This paper reports the design, implementation and the result of real-world experiment of wireless modal testing with battery-free backscatter sensors. The battery-free backscatter sensor comprises a custom radio frequency integrated circuit (RFIC), a commodity micro electro-mechanical system (MEMS) accelerometer, and an antenna. Sensor data concurrency demanded in modal testing is realized by allocating a dedicated subcarrier to each backscatter sensor. The orchestration of wireless communications in 920 MHz based on Gen2 protocol and the wireless power supply to the backscatter sensor are performed by a software defined interrogator built on LabVIEW communications and USRP. We developed an over the air (OTA) subcarrier frequency allocation with a sequence of WRITE commands of Gen2 protocol, and its performance was confirmed with the experiments in an indoor radio propagation. The accuracy of the proposed wireless structural modal testing was experimentally verified by comparing with a commercial modal testing system with wired accelerometers. Wireless modal testing were performed both with sine sweep excitation and random excitation. The experiment reveals that wireless modal testing up to 100 Hz can be successfully performed by battery-free wireless sensors. It is also revealed that the selection of subcarrier bitrate is important to secure the bandwidth of the measurement while preserving a sufficient number of subcarrier channels.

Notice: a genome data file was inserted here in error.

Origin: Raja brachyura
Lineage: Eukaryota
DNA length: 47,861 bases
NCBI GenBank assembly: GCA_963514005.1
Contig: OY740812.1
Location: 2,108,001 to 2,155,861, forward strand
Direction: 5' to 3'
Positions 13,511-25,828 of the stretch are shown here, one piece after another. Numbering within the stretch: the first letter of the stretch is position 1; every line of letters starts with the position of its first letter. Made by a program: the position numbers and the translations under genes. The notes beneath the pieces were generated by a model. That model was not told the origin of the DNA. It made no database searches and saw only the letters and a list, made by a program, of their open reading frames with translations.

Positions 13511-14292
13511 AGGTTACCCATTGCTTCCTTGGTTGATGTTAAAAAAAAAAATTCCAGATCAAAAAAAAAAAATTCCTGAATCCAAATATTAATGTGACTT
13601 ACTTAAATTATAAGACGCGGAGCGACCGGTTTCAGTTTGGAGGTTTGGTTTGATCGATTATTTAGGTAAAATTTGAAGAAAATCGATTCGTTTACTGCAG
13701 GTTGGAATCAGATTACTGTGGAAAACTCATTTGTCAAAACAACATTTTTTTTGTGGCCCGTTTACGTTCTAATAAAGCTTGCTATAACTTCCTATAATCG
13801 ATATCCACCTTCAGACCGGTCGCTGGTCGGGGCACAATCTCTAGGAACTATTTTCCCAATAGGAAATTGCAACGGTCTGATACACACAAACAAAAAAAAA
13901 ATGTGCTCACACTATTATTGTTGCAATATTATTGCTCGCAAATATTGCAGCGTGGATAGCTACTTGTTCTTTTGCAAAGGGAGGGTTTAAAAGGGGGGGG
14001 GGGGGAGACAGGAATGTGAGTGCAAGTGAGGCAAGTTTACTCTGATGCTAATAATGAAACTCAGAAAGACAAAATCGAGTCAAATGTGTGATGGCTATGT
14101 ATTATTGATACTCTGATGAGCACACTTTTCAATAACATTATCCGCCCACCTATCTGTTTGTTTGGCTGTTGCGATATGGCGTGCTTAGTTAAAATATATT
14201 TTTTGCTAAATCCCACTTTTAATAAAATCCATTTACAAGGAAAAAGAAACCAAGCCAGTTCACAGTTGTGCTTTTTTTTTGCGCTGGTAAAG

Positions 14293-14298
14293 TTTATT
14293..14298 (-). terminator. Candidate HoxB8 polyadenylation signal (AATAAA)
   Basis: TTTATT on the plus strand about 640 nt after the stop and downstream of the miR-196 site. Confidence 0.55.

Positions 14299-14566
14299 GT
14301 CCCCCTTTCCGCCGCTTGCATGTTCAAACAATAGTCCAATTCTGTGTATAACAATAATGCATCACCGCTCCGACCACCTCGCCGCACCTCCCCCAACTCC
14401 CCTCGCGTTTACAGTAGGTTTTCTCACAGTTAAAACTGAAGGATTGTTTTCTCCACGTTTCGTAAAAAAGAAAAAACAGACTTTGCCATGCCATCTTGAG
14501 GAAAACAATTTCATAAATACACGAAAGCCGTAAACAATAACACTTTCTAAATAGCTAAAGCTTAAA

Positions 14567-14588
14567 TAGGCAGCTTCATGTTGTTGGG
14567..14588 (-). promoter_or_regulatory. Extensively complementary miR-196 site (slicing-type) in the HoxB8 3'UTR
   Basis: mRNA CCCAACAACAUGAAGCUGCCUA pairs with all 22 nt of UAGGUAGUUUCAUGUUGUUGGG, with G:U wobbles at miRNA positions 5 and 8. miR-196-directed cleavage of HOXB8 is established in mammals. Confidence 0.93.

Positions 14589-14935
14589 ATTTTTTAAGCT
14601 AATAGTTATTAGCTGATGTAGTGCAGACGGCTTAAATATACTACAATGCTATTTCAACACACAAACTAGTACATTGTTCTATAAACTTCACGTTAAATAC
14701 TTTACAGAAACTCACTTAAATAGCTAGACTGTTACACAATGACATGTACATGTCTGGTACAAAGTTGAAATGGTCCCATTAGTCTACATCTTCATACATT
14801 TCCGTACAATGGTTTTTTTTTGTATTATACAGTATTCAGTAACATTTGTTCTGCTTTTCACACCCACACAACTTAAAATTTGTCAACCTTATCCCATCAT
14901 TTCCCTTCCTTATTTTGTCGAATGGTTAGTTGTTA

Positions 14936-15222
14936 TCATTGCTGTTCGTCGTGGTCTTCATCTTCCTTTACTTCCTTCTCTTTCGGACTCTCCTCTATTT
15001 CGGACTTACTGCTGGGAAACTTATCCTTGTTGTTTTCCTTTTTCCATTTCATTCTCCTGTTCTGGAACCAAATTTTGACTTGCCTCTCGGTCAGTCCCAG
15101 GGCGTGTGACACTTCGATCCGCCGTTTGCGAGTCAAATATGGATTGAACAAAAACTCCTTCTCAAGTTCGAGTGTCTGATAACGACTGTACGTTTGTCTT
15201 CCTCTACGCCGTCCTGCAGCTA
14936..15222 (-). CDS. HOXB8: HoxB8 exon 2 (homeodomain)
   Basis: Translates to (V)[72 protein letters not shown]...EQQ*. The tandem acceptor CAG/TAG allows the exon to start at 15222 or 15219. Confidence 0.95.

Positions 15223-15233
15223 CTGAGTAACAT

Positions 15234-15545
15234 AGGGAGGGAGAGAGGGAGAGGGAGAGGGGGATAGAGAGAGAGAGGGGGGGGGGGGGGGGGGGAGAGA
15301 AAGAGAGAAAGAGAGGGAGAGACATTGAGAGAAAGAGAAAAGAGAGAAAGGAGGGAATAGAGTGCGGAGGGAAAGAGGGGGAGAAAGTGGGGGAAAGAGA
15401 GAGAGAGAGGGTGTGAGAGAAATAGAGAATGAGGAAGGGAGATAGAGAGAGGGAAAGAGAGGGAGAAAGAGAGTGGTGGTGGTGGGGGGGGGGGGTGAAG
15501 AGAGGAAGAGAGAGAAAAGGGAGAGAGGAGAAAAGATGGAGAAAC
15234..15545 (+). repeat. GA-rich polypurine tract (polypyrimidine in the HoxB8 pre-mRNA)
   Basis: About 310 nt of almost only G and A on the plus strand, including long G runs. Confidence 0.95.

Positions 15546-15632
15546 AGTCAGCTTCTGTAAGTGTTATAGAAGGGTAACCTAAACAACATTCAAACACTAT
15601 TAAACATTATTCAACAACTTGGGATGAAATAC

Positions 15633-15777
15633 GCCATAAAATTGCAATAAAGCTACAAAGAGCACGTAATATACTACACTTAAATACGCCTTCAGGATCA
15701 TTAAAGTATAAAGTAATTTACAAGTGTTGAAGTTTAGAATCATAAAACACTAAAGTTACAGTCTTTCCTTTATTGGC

- Battery-free sensors
- modal testing
- over the air
ASJC Scopus subject areas
- Computer Networks and Communications